Product element can have other variations as shown in the below XML snippet. In this case, you can just override the parsing process of the
Product element and keep the overall XML parsing process sequence the same.
<Product Name="Shirts" Amount="1000">
<Product Name="Socks" Amount="1000">
Scenario 5: Validation in business components
Business classes have validation and we would like to create different versions of business classes with different validation logic.
public class Supplier
private string _SupplierCode;
public string SupplierCode
_SupplierCode = value;
public virtual void ValidateSuppCode(string SuppCode)
if (SuppCode.Length == 0)
throw new Exception("Can not be null");
public class SupplierNew : Supplier
public override void ValidateSuppCode(string SuppCode)
if (SuppCode.Length > 10)
throw new Exception("can not be more than 10");
Scenario 6: Customizable logging utility
This is one more scenario where the Template pattern fits like anything. If you look at these components, i.e., message loggers, error loggers, etc., they execute in two phases, in the first phase they prepare the message and in the second phase they log it.
For these kinds of scenarios, we can create a parent class which defines two fixed sequences: one which does the preparation of the message and the other which logs the message to the source (file, event viewer, email, etc.).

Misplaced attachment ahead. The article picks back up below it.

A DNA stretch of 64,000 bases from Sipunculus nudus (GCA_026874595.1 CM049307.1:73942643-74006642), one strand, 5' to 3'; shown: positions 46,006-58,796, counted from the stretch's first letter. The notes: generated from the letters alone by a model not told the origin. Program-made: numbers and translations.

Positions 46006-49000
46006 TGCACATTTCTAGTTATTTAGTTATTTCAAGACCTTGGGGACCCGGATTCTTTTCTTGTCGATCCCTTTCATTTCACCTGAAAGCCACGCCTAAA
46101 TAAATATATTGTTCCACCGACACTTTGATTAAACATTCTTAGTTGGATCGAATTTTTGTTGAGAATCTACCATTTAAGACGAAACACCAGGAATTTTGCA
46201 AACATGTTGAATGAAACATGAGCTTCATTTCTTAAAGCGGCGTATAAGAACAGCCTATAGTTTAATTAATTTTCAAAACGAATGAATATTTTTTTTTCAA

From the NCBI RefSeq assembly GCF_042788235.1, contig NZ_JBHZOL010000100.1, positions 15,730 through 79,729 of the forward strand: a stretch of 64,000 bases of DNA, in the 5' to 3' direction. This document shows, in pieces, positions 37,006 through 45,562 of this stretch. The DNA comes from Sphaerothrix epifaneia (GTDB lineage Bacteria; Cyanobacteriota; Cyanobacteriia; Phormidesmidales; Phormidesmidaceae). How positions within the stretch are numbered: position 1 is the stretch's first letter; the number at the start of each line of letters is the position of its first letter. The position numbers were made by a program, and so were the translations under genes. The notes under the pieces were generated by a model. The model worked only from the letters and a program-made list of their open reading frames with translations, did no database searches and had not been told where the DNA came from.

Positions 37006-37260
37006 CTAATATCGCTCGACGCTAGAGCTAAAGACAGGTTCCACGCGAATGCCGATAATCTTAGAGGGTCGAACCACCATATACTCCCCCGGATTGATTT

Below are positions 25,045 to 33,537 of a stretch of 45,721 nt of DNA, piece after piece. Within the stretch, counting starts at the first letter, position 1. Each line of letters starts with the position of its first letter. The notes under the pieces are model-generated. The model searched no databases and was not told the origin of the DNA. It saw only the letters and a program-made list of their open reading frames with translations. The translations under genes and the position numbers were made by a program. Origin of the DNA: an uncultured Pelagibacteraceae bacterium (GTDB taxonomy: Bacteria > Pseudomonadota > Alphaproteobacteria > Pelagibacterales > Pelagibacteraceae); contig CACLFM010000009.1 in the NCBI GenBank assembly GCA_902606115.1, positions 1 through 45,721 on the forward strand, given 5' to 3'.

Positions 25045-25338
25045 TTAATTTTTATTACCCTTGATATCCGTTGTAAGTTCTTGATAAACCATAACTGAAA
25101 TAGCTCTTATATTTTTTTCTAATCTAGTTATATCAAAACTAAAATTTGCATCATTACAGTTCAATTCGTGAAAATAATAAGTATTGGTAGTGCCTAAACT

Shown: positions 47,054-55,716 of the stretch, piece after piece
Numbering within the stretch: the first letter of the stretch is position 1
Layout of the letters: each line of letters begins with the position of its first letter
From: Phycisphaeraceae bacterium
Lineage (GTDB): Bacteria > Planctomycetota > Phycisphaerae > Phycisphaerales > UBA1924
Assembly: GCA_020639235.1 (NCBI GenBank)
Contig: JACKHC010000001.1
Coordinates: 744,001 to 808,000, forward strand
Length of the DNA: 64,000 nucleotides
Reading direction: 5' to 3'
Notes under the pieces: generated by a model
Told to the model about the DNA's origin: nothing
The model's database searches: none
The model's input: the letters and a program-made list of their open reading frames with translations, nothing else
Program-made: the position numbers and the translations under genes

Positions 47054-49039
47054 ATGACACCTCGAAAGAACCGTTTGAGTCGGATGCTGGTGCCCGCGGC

Later we can create child classes which can inherit and override the logic of those phases but keeping the sequence intact.
Visual diagram of the Design Pattern in real time
Below is a nice Design Pattern youtube video which explains step by step how to use Design pattern in C# projects.
Design Pattern references
- Part 1 Design pattern FAQ's -- Factory pattern, Abstract Factory pattern, Builder pattern, Prototype pattern, Singleton pattern, and Command pattern
- Part 2 Design Pattern FAQ's -- Interpreter pattern, Iterator pattern, Mediator pattern, Memento pattern, and Observer pattern
- Part 3 Design Pattern FAQ's -- State pattern, Strategy pattern, Visitor pattern, Adapter pattern, and Fly weight pattern
- Part 4 Design Pattern FAQ's -- Bridge Pattern, Composite Pattern, Decorator Pattern, Facade Pattern, Chain of Responsibility (COR), Proxy pattern, and Template pattern
Feel free to download these FAQ PDFs, my articles on Design Patterns from my site, and I have collected around 400 FAQ questions and answers on SilverLight, Azure, VSTS, WCF, WPF, WWF, SharePoint, Design Patterns, UML, etc.